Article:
best practice bike sustainability zero emissions

The Need for a Personal Mobility Plan for Melbourne

Governments at all levels seem to have forgotten urgent messages delivered at COP26 a little over a year ago to reduce green-house emissions.

Governments at all levels seem to have forgotten urgent messages delivered at COP26 a little over a year ago to reduce green-house emissions. There has been minimal action on transport since. All the trends continue in the wrong direction and there are no credible plans to correct and reverse them. As the impact of covid wanes, government focus is on a return to business as usual, and massive infrastructure programs that will promote more travel, enable people to travel further generating even more emissions in the process. In the meantime, our carbon budget is rapidly shrinking. At current rates it will be gone within 6 years if we want to limit global warming to 1.5 degrees, or within 10-12 years if we want to limit it to 2 degrees.

It is time governments at all levels declared their commitment on this issue, and the extent to which they are really serious about addressing it. If they cannot make this commitment, they must say so and explain the implications.  There is a lot that can be done very quickly if governments had the mindset and will to do so but unless there is radical change the most likely scenario is a 4-6 degree “warming” which will render most, if not all of our planet uninhabitable.

Achieving rapid reductions in emissions is possible but conventional transport plans which focus largely on infrastructure will not achieve this. These focus on inputs rather than measurable outcomes and are generally designed to increase mobility and travel movements instead of reducing them and result in further increases in greenhouse emissions.

What is required is a mobility plan that is designed to operate within the limitations of a carbon budget. This budget must be set at the level required to limit global warming to 1.5 degrees or 2 degrees at most and provide the basis for limiting and rationing transport movements.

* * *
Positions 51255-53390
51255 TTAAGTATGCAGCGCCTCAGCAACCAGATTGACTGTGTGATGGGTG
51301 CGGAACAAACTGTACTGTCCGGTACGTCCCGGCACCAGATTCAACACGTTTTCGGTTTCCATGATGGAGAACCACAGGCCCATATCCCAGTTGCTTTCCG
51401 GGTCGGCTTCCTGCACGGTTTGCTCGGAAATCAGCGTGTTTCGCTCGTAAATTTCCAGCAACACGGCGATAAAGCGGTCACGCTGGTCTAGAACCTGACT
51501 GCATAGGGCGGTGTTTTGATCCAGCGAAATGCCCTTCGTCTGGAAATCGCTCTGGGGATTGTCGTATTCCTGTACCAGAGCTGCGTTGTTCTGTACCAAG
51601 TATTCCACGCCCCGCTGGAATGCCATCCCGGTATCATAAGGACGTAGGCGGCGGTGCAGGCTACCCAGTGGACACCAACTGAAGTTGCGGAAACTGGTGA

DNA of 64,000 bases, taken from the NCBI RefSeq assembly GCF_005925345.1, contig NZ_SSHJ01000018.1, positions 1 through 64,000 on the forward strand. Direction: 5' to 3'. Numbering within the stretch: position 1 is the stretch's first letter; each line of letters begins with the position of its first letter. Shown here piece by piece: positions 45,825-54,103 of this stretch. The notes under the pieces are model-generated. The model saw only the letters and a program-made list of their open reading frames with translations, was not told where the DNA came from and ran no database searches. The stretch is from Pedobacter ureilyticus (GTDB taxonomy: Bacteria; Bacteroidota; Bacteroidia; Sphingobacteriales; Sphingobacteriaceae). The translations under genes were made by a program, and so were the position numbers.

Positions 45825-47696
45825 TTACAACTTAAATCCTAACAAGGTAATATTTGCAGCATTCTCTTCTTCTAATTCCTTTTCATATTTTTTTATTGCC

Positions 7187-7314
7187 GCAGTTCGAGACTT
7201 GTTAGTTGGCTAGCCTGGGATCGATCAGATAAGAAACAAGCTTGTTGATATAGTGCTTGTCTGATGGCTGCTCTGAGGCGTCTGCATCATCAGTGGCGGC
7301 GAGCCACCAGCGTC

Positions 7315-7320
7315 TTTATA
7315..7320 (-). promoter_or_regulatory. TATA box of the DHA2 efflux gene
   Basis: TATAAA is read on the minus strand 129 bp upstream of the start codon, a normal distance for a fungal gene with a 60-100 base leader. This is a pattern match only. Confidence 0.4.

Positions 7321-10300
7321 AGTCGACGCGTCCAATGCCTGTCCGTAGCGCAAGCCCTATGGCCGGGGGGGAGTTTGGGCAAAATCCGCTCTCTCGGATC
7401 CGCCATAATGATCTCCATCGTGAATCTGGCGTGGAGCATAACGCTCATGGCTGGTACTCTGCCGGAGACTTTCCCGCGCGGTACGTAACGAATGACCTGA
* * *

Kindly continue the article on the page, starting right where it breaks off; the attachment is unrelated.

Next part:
The carbon budget must be shared amongst all sectors within the community. Transport must be assigned responsibility for operating within its own budget. This must be carried out by government – the transport industry and people who use it cannot and should not be expected to assume this responsibility. It can be achieved by simply rationing fuel and must include imbedded energy in transport vehicles, infrastructure and all other transport related activities. Fuel rationing is not new. It was carried out during war time and other crises including the OPEC oil crisis in the !970’s, and can be accompanied by a range of other measures designed to limit or moderate energy demand within the transport sector.

The plan must be designed to make the transition based on this environmental imperative by traveling less, less often over shorter distances and more efficiently. Removal of all fossil fuel powered vehicles before 2035 must be one of the key objectives.

The mobility plan must identify future transport pathways with transport options designed to meet a wide range of people’s travel needs supported by incentives to encourage people and business make the transition and disincentives to continue with business as usual. It is a service-based plan complete with carrots and sticks to make it work and deliver measurable outcomes and meet specified targets, with special provisions to ensure social and economically disadvantaged are not left behind.